Irish Examiner - Friday, 18 January, 2008
Relocated families disrupting estates
formed alliance of residents groups in Limerick yesterday
claimed families being moved to the suburbs from Southill and
Moyross, as part of the regeneration programme for the vast
council estates, are already causing trouble.
The Concerned Residents
Alliance said once-peaceful neighbourhoods are being disrupted
by former council tenants.
CRA held a series
of meetings in Ballinacurra, Caherdavin, Castletroy, Corbally,
Doordoyle, Patrickswell, Raheen and Rosbrien.
In an open letter
yesterday to the Limerick city manager Tom Mackey and Limerick
county manager Ned Gleeson, the CRA said: While we accept
most of those families who are relocated are law abiding, some
families that might be described as marginal or
at risk are disrupting once-peaceful estates.
They claim displacing
problems have devalued property in the suburbs.
The statement added:
Community interests have been abandoned. It would seem
the present priority of both the local authorities and the newly
established regeneration agencies is to pave the way for developers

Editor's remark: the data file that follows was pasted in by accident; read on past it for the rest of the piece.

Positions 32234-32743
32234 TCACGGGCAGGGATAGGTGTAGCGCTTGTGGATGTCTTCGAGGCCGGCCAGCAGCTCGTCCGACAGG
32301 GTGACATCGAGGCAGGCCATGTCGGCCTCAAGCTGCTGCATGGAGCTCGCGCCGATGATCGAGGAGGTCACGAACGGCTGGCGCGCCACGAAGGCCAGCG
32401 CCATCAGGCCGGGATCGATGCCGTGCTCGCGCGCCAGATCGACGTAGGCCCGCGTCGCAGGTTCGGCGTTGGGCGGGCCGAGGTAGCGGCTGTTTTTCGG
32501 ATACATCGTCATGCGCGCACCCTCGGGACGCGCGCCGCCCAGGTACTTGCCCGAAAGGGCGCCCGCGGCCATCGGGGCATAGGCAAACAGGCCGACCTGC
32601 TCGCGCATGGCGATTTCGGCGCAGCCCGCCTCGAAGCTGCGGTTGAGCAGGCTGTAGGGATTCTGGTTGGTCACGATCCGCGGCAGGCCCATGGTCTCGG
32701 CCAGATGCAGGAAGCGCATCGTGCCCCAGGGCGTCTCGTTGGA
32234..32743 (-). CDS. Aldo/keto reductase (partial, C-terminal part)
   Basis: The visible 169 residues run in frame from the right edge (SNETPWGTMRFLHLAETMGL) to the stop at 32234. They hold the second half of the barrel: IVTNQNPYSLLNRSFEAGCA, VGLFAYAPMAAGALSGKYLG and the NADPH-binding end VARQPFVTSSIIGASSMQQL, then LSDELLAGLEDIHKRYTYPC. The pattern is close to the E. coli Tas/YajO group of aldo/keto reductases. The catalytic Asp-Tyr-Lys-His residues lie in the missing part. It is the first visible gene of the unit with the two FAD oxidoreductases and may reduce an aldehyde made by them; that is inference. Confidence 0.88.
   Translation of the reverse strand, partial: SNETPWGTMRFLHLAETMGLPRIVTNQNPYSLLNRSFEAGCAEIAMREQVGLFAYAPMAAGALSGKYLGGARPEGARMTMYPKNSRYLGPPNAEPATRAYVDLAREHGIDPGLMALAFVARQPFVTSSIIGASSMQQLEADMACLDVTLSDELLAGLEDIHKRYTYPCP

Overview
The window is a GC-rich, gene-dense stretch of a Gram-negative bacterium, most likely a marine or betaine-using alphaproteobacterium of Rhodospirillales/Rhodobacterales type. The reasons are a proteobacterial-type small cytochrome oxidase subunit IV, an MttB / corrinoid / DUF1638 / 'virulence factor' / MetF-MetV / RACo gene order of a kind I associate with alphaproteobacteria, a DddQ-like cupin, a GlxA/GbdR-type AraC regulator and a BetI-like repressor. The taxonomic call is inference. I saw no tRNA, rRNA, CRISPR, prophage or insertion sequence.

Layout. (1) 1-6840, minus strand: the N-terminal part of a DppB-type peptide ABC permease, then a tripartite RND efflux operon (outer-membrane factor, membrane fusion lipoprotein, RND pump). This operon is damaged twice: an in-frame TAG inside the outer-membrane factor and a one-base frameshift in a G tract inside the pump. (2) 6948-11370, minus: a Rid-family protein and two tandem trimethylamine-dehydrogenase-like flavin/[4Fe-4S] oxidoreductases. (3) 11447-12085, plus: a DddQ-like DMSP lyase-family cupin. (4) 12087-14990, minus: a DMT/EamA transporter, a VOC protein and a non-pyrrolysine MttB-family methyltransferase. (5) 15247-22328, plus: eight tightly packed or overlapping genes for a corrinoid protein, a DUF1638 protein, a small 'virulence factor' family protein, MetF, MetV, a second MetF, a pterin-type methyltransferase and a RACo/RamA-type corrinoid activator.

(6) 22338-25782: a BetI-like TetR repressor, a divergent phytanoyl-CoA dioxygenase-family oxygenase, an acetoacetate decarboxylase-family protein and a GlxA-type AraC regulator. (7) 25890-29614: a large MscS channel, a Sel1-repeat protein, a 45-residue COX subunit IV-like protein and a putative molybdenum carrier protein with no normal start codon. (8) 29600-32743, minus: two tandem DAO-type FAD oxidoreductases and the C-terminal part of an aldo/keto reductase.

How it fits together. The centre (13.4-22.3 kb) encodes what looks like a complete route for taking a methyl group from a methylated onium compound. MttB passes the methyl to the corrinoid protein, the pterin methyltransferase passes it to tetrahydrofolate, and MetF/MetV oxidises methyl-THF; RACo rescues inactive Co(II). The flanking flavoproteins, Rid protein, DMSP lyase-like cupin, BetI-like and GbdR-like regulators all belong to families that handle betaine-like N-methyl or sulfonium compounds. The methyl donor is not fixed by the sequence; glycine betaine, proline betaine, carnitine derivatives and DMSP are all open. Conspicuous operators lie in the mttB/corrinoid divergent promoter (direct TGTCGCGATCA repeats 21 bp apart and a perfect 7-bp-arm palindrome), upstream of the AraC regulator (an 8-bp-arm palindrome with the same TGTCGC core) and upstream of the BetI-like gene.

by clearing the land of people.
CRA claim there is
an ongoing problem with landlords renting to former council
tenants who engage in antisocial behaviour.
CRA state: These
people are still in effect council tenants and should be subject
to the same rules as those renting directly from the council.
Defining these tenants as anything other than council tenants
is merely abdicating responsibility on the grounds of a technicality
and effectively undermining confidence of the wider community
in the councils commitment to the areas concerned.
CRA said the reality
of increased antisocial behaviour caused by former council tenants
had made residents in some suburban areas desperate to get out
to live normal lives.
of purchasing houses in private estates to rehouse people is
having a negative affect, it said.
CRA agrees the regeneration
plan for Southill, Moyross and Ballinacurra Weston presents
an opportunity for Limerick. It can remedy existing problems
and make Limerick a positive example to the rest of the country
rather than a cautionary tale. We would hope what is put in
place is not a stop-gap measure, but a permanent solution to
the ills of the city.
The association has
called for a meeting with the city and county managers.
READ FULL TEXT OF
CRA OPEN LETTER |